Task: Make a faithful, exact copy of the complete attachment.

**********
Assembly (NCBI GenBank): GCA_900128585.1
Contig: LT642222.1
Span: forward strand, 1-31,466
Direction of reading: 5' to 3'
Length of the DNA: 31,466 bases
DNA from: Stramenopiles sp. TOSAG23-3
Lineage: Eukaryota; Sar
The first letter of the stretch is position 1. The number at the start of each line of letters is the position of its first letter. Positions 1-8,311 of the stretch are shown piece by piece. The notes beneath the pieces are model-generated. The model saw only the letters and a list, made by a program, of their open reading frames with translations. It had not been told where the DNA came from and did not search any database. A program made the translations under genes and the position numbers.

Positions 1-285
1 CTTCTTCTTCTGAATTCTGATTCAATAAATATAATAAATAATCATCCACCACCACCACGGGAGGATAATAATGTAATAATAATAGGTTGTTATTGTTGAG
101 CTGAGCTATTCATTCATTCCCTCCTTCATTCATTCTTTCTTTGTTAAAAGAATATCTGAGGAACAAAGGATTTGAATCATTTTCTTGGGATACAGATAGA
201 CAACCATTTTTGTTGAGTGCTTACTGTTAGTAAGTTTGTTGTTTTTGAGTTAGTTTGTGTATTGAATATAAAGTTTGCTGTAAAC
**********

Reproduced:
Assembly (NCBI GenBank): GCA_900128585.1
Contig: LT642222.1
Span: forward strand, 1-31,466
Direction of reading: 5' to 3'
Length of the DNA: 31,466 bases
DNA from: Stramenopiles sp. TOSAG23-3
Lineage: Eukaryota; Sar
The first letter of the stretch is position 1. The number at the start of each line of letters is the position of its first letter. Positions 1-8,311 of the stretch are shown piece by piece. The notes beneath the pieces are model-generated. The model saw only the letters and a list, made by a program, of their open reading frames with translations. It had not been told where the DNA came from and did not search any database. A program made the translations under genes and the position numbers.

Positions 1-285
1 CTTCTTCTTCTGAATTCTGATTCAATAAATATAATAAATAATCATCCACCACCACCACGGGAGGATAATAATGTAATAATAATAGGTTGTTATTGTTGAG
101 CTGAGCTATTCATTCATTCCCTCCTTCATTCATTCTTTCTTTGTTAAAAGAATATCTGAGGAACAAAGGATTTGAATCATTTTCTTGGGATACAGATAGA
201 CAACCATTTTTGTTGAGTGCTTACTGTTAGTAAGTTTGTTGTTTTTGAGTTAGTTTGTGTATTGAATATAAAGTTTGCTGTAAAC